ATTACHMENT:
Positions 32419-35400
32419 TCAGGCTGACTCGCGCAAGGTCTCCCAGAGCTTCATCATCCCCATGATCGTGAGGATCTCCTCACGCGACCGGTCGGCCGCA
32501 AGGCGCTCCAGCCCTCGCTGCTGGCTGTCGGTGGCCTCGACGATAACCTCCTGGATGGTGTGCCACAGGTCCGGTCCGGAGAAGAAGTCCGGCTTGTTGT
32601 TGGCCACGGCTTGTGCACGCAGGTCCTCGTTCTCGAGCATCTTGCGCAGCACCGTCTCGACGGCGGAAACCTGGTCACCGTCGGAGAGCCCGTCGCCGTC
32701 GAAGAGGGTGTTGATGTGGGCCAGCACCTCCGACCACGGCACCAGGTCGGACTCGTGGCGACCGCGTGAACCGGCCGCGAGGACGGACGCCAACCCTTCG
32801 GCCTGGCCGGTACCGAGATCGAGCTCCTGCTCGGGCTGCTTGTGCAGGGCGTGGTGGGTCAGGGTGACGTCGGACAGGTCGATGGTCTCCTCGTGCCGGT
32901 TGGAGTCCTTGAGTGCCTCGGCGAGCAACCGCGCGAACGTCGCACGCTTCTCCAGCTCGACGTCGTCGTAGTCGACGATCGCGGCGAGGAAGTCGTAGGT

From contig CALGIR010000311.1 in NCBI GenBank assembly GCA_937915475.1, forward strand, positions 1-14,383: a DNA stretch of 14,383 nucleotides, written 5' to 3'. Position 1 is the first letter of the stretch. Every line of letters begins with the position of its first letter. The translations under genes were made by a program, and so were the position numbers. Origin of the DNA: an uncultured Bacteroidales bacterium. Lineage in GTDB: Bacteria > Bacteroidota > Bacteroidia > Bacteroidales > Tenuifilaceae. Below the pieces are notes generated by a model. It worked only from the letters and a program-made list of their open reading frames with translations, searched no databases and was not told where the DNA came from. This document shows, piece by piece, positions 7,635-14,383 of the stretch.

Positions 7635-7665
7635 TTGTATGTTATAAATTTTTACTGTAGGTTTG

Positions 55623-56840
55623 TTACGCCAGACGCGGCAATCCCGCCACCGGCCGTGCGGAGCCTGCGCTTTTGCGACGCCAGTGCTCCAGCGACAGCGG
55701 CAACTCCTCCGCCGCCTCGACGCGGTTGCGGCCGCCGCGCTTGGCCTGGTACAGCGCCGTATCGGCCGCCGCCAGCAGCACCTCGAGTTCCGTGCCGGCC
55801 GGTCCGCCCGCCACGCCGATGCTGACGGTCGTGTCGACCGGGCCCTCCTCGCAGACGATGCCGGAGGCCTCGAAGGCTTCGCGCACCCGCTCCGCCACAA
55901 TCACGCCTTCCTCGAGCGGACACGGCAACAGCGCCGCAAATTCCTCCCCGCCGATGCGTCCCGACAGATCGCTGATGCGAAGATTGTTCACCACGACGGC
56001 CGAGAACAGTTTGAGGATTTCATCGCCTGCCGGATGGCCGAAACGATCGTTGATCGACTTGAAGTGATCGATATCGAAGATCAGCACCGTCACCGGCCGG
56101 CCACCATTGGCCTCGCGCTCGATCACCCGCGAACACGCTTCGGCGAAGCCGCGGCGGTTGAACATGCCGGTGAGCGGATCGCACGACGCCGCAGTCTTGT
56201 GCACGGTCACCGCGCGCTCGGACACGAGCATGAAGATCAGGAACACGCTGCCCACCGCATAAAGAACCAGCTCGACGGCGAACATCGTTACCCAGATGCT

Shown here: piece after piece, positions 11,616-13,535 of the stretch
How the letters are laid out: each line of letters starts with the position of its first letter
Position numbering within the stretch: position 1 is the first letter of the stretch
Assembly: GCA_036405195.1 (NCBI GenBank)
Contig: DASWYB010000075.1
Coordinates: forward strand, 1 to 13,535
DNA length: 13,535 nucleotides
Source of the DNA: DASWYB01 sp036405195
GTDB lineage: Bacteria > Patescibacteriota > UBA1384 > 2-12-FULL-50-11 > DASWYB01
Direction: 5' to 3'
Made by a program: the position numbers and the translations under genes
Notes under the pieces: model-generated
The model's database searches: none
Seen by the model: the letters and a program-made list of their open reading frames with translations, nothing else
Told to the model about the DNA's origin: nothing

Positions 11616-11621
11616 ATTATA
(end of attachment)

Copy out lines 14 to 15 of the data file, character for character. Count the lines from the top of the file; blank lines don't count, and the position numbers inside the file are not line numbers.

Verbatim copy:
55801 GGTCCGCCCGCCACGCCGATGCTGACGGTCGTGTCGACCGGGCCCTCCTCGCAGACGATGCCGGAGGCCTCGAAGGCTTCGCGCACCCGCTCCGCCACAA
55901 TCACGCCTTCCTCGAGCGGACACGGCAACAGCGCCGCAAATTCCTCCCCGCCGATGCGTCCCGACAGATCGCTGATGCGAAGATTGTTCACCACGACGGC